Covenant Health caregivers volunteering with Habitat for Humanity in Lubbock, Texas to build homes for families and individuals within their community.
[3 minute read]
Caregiver volunteers take love to our communities
Within Providence, acts of kindness don't only happen at random. Many are intentional, coordinated, and well organized.
Through the new Action Hub, launched last year during the challenges and persistence of COVID-19, our caregivers are finding a wide variety of ways to volunteer, advocate, spread kindness and serve our communities beyond the walls of our hospitals and clinics.
Glenda Fossum-Smith has always enjoyed making cards, so when she heard about Messages of Hope, she was all in. Through the Providence initiative, caregivers share cards and letters with residents in community living, including Providence’s Home and Community Care facilities.
“It’s part of our Providence culture to reach out to our communities,” says Fossum-Smith, a Mission leader in Portland, Ore. “During the pandemic, we haven’t been able to do that as much as we’d like, so being able to send encouragement in a way that’s safe felt fabulous.” She and the local Providence Women’s Resource Group used the Action Hub to spread the word, and she estimates that Providence ElderPlace participants alone received more than 3,000 cards.
In Alaska, Mission leader Nathan Rogers participated in a Facebook live broadcast to spread the Messages of Hope idea even further. Not long after, he says, “I received a package full of amazing cards for our residents, made by school kids in Spain!” In an enclosed note, their English teacher explained that it was a perfect opportunity to help the kids practice their English and also spread some holiday cheer across the world.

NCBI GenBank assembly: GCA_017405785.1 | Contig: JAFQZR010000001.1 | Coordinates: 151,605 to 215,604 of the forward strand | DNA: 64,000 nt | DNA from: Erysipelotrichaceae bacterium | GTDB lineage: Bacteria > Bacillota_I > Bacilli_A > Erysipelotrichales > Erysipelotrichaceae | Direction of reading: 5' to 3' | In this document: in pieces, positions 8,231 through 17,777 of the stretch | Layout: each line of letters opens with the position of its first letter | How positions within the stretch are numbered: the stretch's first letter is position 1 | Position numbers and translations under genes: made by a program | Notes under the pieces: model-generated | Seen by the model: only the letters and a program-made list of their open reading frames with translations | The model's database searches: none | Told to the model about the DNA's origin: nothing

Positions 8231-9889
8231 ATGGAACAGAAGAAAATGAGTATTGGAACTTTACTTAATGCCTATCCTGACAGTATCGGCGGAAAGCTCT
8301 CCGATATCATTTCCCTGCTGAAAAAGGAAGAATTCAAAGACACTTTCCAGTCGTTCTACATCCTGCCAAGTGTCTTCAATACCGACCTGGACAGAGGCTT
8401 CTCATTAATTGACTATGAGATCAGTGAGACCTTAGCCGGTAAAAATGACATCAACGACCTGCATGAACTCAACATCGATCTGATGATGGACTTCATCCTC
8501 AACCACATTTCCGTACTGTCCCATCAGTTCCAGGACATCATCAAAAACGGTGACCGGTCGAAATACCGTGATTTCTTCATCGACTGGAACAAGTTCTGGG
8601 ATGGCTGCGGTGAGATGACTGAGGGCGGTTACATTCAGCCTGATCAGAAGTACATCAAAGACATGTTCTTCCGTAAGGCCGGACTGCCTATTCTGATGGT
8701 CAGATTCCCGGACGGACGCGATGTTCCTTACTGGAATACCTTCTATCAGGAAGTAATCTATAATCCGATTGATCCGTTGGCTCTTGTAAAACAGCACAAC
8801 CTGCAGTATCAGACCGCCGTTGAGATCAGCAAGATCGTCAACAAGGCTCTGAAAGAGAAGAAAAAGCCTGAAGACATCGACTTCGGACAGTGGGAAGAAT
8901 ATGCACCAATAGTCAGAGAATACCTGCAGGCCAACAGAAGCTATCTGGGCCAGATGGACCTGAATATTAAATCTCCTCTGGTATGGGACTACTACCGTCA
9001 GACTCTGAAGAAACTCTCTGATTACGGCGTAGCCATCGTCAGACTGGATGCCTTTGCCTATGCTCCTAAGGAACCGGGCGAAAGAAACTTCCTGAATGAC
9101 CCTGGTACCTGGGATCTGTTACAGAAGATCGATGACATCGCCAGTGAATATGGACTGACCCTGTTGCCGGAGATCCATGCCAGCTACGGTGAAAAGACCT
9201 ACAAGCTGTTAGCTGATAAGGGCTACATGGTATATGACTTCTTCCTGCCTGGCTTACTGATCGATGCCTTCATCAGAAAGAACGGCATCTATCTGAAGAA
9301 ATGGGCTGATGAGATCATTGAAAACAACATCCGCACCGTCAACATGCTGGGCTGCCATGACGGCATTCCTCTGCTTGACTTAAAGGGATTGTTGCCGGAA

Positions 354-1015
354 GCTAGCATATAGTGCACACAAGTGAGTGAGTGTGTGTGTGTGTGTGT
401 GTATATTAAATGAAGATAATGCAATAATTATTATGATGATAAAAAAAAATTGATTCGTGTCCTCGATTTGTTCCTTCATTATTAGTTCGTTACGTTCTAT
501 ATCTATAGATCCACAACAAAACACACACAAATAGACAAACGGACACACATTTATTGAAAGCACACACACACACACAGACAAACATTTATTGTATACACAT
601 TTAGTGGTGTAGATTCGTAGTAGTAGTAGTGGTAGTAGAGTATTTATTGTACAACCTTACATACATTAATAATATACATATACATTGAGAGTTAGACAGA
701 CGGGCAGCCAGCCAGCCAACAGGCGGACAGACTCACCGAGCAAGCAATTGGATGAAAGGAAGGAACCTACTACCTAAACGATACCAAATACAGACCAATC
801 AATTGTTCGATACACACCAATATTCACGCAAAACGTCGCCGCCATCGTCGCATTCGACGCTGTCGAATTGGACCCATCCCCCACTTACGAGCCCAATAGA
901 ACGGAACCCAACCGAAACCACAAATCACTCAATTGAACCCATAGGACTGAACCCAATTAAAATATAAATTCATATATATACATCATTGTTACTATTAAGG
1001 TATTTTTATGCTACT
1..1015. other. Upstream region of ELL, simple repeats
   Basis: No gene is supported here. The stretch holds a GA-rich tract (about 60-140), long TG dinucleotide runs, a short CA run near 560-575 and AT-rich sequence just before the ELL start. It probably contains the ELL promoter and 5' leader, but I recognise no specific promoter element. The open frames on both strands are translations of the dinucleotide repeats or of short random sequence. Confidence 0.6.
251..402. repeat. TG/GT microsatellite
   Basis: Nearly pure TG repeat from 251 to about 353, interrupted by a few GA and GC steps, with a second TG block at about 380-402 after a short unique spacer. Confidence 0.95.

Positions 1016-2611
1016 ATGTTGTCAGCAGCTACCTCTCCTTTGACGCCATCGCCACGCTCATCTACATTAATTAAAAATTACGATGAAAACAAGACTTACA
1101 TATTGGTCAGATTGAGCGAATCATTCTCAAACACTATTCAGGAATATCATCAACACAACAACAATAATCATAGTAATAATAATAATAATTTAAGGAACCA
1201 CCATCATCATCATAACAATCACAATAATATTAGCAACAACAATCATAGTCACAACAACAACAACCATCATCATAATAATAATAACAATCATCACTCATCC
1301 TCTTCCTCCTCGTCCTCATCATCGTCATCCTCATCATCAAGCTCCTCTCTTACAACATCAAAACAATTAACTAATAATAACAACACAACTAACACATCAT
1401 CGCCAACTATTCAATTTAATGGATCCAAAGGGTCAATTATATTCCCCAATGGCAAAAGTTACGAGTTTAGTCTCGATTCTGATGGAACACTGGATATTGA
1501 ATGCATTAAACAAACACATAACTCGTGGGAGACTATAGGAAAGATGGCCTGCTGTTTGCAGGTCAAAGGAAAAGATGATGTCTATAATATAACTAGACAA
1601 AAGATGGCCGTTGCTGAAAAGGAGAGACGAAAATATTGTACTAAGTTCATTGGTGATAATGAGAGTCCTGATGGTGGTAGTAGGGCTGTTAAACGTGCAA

Taisha (Tai) Doo, a geriatric medicine fellow at Swedish in Seattle, Wash., found the first Love the Earth event on the Action Hub last October and signed up. She and 10 other caregivers partnered with Forterra, an environmental nonprofit, to remove invasive ivy from trees in a Seattle-area park. “This was really meaningful,” she says. “It was like volunteering to do something good, learning more about our Mission with caregivers I’d never met before, and experiencing a retreat – all at the same time.”
A similar event was held in November in Portland, Ore., with Friends of Trees, and new Love the Earth events are coming up in Napa, Calif., and other regions around Earth Day.
In Lubbock, Texas, Covenant Health has nurtured a partnership with Habitat for Humanity for many years. Recently, caregivers started posting Habitat events on the Action Hub as a volunteerism recruitment tool, with great success. At a Blitz Build event last September, “Covenant employees came out in full force” to help complete exterior work on three homes in just 13 days, said Habitat executive director Christy Reeves. “We literally could not have had the success we did without them.”
Hear Me Now: Acts of kindness continue during pandemic
There is always a need
“I love that we have opportunities to partner with amazing organizations and build community,” says Melissa Tiberio, manager of domestic engagement for the Global and Domestic Engagement team. “Engaging in community service allows us to ease some of the impact the pandemic has had on our communities, while also promoting team bonding and caregiver renewal. It’s wonderful to see our caregivers smiling and connecting through in-person and virtual service. It’s even better to know their efforts are making a real difference in the community.”
For those looking to get in on the action, new opportunities are posted regularly. Caregivers within the Providence family of organizations can visit the Action Hub.
A Health for a Better World story, about serving with our local partners to build community resilience.
About the AuthorMore Content by Providence Community Partnerships